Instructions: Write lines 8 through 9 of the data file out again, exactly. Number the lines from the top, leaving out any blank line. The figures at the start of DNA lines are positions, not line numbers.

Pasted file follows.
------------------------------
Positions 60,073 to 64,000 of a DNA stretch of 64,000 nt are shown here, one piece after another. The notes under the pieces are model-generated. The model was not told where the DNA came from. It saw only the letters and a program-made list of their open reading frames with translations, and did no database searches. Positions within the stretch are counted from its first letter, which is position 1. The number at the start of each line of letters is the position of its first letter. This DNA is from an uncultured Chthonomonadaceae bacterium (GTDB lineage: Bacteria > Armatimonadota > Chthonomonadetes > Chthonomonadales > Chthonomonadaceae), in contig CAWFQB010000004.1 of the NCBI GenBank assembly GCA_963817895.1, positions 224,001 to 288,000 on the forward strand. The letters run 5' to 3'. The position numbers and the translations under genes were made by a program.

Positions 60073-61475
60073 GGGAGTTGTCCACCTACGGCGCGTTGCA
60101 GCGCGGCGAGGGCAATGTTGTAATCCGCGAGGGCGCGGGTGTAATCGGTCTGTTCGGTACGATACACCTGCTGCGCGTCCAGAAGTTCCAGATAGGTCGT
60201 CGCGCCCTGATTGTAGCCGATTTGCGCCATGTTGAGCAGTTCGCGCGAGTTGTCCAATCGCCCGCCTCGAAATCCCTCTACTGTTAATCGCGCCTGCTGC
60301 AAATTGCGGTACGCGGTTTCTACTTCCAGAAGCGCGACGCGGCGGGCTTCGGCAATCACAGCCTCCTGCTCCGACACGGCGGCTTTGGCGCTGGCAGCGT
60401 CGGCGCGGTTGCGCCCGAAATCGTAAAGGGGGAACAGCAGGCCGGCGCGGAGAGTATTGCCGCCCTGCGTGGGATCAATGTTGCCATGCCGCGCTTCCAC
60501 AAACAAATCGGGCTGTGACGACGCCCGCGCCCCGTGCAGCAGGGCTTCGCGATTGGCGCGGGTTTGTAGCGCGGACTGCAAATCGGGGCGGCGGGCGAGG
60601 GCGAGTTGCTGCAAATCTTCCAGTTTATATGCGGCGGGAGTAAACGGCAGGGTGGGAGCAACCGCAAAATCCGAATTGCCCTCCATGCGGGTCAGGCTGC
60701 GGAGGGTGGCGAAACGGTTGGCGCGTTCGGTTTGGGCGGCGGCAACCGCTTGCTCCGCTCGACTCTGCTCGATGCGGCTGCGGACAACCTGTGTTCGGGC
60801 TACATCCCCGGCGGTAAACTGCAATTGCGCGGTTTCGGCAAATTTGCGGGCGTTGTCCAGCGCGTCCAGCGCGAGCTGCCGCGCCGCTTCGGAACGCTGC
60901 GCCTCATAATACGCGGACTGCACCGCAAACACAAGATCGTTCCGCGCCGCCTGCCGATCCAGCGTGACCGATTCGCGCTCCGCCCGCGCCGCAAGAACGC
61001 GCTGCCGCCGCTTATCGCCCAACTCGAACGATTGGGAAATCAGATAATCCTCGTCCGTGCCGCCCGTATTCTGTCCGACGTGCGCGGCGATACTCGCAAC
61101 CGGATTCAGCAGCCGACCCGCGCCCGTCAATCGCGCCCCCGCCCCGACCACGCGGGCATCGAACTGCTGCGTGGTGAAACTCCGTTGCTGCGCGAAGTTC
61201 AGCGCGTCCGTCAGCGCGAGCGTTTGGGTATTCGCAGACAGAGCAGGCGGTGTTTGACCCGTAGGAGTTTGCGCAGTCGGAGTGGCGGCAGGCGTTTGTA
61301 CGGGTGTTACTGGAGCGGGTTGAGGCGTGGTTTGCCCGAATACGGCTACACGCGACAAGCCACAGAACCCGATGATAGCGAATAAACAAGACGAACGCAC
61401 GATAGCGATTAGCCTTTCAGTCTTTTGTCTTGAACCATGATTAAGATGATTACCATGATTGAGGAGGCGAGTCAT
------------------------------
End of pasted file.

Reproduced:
60501 AAACAAATCGGGCTGTGACGACGCCCGCGCCCCGTGCAGCAGGGCTTCGCGATTGGCGCGGGTTTGTAGCGCGGACTGCAAATCGGGGCGGCGGGCGAGG
60601 GCGAGTTGCTGCAAATCTTCCAGTTTATATGCGGCGGGAGTAAACGGCAGGGTGGGAGCAACCGCAAAATCCGAATTGCCCTCCATGCGGGTCAGGCTGC